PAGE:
The pituitary – a small but mighty pea

The pituitary gland is a pea-sized (about 1 cm) structure that sits within the sella turcica (“Turkish saddle”), a cup-shaped depression in the sphenoid bone at the skull base. It is located behind the bridge of the nose, underneath the brain and optic chiasm.

Despite its small size, the pituitary gland the master regulator of the human *endocrine system, producing hormones also known as chemical messengers, that are released directly into the bloodstream. These hormones control and regulate metabolism, growth, reproduction, water balance and blood pressure. Hormone levels can be measured through blood and/ or urine tests.

*endocrine system is a messenger system comprising feedback loops of hormones released by glands directly into the circulatory system, regulating distant target organs
An increase or decrease in the particular hormone levels will result in physiological imbalance which could manifest clinically e.g giant statue, if there is significant increase in growth hormones. Excess of a particular hormone is generally due to presence of a pituitary growth/ tumour which could be cancerous or non-cancerous. Apart from hormonal imbalance, a growth in the pituitary can also affect its nearby structures such as the optic chiasm, causing visual field deficits and headache. If the pituitary tumour encroaches onto the nearby cavernous sinus, it can cause impairment of eye movements from cranial nerve palsy.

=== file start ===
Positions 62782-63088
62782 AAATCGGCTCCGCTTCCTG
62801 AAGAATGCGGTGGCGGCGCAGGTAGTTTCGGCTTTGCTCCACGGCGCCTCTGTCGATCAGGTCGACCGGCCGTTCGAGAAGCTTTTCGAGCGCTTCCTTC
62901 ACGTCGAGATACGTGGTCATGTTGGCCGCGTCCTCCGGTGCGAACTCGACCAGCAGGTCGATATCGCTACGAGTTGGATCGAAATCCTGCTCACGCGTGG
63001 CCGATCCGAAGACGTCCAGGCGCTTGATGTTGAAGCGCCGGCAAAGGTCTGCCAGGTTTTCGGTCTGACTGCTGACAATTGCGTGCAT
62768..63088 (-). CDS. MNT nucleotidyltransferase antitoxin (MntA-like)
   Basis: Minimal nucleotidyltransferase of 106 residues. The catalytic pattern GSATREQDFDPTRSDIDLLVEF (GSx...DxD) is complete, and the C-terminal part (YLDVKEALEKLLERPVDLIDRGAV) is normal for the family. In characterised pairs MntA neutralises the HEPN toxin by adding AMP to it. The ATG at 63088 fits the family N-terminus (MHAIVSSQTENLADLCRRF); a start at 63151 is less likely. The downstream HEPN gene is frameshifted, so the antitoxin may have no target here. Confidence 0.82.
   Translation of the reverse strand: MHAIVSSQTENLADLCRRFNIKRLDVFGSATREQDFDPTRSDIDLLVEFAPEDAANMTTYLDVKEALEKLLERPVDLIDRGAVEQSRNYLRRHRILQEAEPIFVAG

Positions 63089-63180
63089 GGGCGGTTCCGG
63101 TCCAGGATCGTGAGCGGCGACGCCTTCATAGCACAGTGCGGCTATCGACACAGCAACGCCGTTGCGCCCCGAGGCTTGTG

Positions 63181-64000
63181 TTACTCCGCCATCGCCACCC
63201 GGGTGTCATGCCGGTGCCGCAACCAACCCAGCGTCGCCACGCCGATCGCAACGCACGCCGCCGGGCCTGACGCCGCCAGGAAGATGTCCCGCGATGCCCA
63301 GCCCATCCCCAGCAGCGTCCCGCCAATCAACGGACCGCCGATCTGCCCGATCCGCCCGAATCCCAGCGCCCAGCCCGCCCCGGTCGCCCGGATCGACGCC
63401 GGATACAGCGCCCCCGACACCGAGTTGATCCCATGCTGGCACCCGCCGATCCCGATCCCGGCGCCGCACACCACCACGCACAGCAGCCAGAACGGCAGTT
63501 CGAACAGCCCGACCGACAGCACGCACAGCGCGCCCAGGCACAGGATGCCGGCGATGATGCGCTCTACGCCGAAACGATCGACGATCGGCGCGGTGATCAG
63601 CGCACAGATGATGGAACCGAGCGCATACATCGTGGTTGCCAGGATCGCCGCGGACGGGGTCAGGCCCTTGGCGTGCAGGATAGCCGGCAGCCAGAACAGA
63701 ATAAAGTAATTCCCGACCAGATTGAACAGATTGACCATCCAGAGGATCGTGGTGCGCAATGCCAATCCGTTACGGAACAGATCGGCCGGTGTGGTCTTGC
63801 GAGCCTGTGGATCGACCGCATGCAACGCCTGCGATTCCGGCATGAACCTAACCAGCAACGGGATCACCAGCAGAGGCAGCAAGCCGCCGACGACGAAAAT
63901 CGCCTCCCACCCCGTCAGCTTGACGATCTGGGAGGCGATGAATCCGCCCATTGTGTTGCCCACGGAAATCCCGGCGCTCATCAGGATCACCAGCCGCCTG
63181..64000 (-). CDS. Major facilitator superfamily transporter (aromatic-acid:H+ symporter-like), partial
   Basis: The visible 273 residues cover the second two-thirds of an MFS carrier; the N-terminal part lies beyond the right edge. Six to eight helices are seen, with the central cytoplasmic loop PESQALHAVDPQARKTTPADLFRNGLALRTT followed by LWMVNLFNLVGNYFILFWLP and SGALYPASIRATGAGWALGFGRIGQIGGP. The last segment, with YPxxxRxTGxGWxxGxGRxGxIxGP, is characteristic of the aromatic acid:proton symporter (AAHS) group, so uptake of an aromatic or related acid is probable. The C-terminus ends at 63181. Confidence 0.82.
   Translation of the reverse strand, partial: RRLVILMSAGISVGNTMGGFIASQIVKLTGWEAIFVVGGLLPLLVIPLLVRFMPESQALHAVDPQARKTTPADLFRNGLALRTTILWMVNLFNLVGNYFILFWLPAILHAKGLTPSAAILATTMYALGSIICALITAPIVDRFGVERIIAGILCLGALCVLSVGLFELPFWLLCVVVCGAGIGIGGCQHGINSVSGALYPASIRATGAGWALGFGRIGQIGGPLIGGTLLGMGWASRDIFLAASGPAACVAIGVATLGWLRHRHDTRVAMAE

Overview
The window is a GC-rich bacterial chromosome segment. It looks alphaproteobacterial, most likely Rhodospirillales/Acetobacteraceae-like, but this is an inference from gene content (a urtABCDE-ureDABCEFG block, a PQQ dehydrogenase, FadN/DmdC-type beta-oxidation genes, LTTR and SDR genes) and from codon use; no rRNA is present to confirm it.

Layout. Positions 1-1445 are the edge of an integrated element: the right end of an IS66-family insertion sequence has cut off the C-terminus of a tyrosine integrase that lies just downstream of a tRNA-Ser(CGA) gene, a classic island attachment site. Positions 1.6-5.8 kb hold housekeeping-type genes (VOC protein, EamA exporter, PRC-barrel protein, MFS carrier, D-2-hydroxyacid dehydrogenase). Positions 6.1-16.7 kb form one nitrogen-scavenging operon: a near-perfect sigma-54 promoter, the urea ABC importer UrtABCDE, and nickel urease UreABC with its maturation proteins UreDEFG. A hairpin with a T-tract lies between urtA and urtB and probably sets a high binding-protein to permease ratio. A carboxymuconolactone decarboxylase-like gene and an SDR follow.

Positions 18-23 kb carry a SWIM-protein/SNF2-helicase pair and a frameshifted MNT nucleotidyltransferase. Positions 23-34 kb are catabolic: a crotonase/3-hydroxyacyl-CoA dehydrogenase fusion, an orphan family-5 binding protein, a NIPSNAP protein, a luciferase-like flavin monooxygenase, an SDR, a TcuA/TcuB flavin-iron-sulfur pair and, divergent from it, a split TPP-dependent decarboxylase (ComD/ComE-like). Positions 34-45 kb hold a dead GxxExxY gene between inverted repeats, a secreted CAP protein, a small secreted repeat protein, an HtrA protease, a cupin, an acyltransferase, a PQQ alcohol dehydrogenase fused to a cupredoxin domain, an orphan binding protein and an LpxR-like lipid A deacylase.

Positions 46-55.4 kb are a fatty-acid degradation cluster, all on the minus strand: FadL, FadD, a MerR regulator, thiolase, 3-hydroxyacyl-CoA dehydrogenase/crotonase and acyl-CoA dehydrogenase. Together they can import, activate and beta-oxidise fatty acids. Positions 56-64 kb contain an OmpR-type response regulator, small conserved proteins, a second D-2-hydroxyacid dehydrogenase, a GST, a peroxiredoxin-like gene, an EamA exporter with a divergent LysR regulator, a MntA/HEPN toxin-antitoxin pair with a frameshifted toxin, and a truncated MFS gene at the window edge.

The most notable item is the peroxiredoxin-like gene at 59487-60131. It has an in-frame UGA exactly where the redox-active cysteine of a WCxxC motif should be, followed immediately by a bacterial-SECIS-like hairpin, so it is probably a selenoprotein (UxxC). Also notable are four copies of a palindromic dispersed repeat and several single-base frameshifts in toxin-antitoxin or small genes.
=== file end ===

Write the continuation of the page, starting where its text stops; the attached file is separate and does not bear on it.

Types of pituitary tumours

Pituitary adenomas are the most common growths in the sella and parasellar region. They are slow-growing benign tumours arising from the anterior pituitary tissue. In medical imaging, they are classified by size, growths < 1 cm are termed micro-adenomas and those > 1 cm are macro-adenomas. On the other hand, the clinical classification separates adenomas that are functioning meaning those that are hormonally active and non-functioning meaning those that do not have measurable evidence of hormonal activity. Whether the tumours are hormonally active or not, the imaging appearance on MRI is the same.

The commonest functioning, non-cancerous pituitary growth/ tumour is prolactinoma (PRL). This is followed by somatotrophinoma (growth hormone). Corticotropinoma is uncommon and secretes adrenocorticotropic hormone (ACTH) derivatives, resulting in Cushing syndrome.

Apart from benign tumours, there are also malignant tumours of the pituitary but these are rare, accounting for only < 0.5% of all pituitary tumours. Most of these malignant tumours are functional, exhibiting effects of increased prolactin or ACTH.


MRI is the gold standard for the evaluation of the pituitary and its adjacent structures due to its excellent soft tissue resolution. Images obtained are before and after injection of dye, which has and continues to be the mainstay of pituitary imaging.


Depending on the size and nature of the pituitary tumour, the mode of management will be medical, surgical and/ or radiotherapy.

1. Shih RY, Schroeder JW and Koeller KK. Primary Tumors of the Pituitary Gland: Radiologic-Pathologic Correlation. Radiographics. Oct 1 2021.

2. Du Four S, Van Der Veken J, Duerinck J, Vermeulen E, Andreescu CE, Bruneau M, Neyns B, Velthoven V and Velkeniers B (2022) Pituitary carcinoma – case series and review of the literature. Front. Endocrinol. 13:968692. doi: 10.3389/fendo.2022.968692

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